Sunday, May 2, 2010

Primary Care....What is THE Problem?

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Now that health care reform has been passed, attention is being given to the shortage of 'primary care'.  What is the problem?

1. The new "politically  correct term 'Primary Care' Provider,rather than family physician, or general practitioner. This lumps MDs in with NPs. PAs, MedicalCorpsmen, and who knows what else.  (would you go through 4 years of college, 4 years of medical school, and 3 or 4 years of serfdom as a resident to be 'lumped in '

2. The enormous amount of non clinically related administrative tasks and secretarial work to be done each day. A recent article by Richard Baron MD in the NEJM chronicles the day in the life of an internist.  This publication is a MUST READ for anyone in pre-med.  It gives an accurate appraisal of what to expect if one selects to become a general internist or family physician.

In addition to the daily acts of diagnosis, treatments, and minor procedures, these generalist internists did the followng:

  • Made 24 telephone calls
  • Refilled 12 prescriptions (a vast underestimate of the daily refills, since a) the number reported in the study doesn't count refills done during an office visit, and b) the study counted the act of refilling 10 meds for a single patient as one refill)
  • Wrote 17 e-mails to patients
  • Looked at 11 imaging reports, and
  • Reviewed 14 consultation reports.
  • Beyond what happens during the 18 patient visits, the docs perform nearly 80 acts of data exchange and review each day. After Rich’s practice analyzed this workflow, they re-defined a “full-time physician” as one with 24 scheduled visit-hours per week, embedded in a 50 hour work-week. In other words, docs in Rich’s practice can expect to spend half their time on office visits with patients, and the remaining half on non-visit paper/computer/telephone work.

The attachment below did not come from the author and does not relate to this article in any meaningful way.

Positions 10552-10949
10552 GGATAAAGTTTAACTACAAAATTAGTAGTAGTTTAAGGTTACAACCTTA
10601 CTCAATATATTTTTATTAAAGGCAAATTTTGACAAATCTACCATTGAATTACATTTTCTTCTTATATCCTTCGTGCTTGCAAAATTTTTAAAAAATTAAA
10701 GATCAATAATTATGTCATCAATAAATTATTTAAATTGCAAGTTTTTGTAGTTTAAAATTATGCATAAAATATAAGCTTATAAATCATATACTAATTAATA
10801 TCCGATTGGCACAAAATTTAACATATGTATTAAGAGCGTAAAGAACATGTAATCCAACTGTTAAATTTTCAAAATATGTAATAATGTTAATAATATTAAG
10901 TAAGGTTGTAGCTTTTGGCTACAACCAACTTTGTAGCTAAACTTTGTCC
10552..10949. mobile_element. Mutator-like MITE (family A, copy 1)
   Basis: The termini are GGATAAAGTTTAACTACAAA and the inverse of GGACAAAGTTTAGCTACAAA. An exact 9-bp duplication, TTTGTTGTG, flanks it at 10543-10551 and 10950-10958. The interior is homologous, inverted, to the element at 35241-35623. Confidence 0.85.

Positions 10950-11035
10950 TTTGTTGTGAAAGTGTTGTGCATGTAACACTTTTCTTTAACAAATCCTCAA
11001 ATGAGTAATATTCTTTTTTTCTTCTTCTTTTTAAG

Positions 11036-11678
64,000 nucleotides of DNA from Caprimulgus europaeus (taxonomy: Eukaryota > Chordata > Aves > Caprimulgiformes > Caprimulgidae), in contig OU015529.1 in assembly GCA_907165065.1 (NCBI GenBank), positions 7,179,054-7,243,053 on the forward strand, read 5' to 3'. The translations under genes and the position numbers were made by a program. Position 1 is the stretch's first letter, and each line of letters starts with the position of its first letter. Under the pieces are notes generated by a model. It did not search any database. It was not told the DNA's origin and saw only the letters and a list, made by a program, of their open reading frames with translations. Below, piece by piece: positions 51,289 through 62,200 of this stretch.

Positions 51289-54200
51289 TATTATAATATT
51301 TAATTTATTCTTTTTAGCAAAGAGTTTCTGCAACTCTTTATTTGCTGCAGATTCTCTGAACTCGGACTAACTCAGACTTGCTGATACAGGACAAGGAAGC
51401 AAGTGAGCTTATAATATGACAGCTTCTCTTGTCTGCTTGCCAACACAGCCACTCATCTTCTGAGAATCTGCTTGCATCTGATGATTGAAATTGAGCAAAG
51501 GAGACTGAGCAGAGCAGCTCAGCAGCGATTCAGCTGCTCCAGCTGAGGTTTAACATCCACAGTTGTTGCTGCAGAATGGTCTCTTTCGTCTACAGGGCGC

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I would say that the number of patients these physicians see is very very conservative.  From my experience it is much more like 25-30 patient encounters a day.

Now I am NOT saying this is a bad thing.  Many young aspiring students go into medicine for this vision of their careers.  In fact most go into medical school, either undecided, or want to become a family physician either because of a personal experience with their own family's physicians or a personal life experience from an illness or that of a family member.

 

3. The fatal flaw of the CPT procedural coding system aligned with performing procedures rather than the extent of complexity and cognitive work for the event.  This results in an enormous disparity of income for generalists and specialistss.

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